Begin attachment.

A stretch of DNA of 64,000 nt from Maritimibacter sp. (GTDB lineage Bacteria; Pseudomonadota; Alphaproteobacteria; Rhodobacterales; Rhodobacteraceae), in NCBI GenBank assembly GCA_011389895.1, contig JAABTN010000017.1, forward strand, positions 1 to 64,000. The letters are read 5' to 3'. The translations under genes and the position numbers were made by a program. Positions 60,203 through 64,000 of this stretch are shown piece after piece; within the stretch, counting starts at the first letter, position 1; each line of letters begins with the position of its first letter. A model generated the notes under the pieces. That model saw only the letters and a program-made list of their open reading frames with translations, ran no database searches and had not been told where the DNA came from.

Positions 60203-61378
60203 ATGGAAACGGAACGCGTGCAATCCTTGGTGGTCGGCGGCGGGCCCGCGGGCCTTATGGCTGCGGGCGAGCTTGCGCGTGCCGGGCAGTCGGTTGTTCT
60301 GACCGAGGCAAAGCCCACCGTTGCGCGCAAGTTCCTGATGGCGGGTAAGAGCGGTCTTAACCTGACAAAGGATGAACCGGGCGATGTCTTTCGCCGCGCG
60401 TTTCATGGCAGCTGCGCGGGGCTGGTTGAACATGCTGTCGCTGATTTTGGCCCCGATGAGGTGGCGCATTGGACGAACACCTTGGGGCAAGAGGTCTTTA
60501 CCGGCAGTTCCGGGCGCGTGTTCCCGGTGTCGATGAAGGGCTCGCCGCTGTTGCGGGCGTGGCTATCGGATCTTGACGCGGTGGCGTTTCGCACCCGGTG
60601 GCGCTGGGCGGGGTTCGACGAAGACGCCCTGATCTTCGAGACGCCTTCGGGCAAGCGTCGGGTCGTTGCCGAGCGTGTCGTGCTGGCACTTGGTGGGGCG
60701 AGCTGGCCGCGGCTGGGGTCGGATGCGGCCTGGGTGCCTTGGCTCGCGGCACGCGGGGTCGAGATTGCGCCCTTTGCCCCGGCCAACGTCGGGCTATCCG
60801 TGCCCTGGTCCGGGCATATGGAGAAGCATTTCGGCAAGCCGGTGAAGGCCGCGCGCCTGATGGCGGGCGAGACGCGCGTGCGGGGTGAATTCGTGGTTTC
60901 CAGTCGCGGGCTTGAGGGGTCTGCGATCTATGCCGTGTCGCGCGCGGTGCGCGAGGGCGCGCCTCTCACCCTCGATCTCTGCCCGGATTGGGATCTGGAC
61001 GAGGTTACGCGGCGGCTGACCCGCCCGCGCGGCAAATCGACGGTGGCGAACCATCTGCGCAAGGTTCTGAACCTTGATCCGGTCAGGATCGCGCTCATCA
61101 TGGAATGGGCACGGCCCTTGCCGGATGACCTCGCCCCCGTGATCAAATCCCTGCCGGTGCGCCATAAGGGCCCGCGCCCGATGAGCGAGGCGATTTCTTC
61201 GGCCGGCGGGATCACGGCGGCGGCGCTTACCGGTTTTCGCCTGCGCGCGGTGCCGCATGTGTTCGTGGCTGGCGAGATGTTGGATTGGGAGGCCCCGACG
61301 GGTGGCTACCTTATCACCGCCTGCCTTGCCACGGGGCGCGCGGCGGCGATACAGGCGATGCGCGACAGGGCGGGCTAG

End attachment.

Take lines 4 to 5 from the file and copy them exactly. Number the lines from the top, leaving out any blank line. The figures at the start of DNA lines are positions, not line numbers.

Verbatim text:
60301 GACCGAGGCAAAGCCCACCGTTGCGCGCAAGTTCCTGATGGCGGGTAAGAGCGGTCTTAACCTGACAAAGGATGAACCGGGCGATGTCTTTCGCCGCGCG
60401 TTTCATGGCAGCTGCGCGGGGCTGGTTGAACATGCTGTCGCTGATTTTGGCCCCGATGAGGTGGCGCATTGGACGAACACCTTGGGGCAAGAGGTCTTTA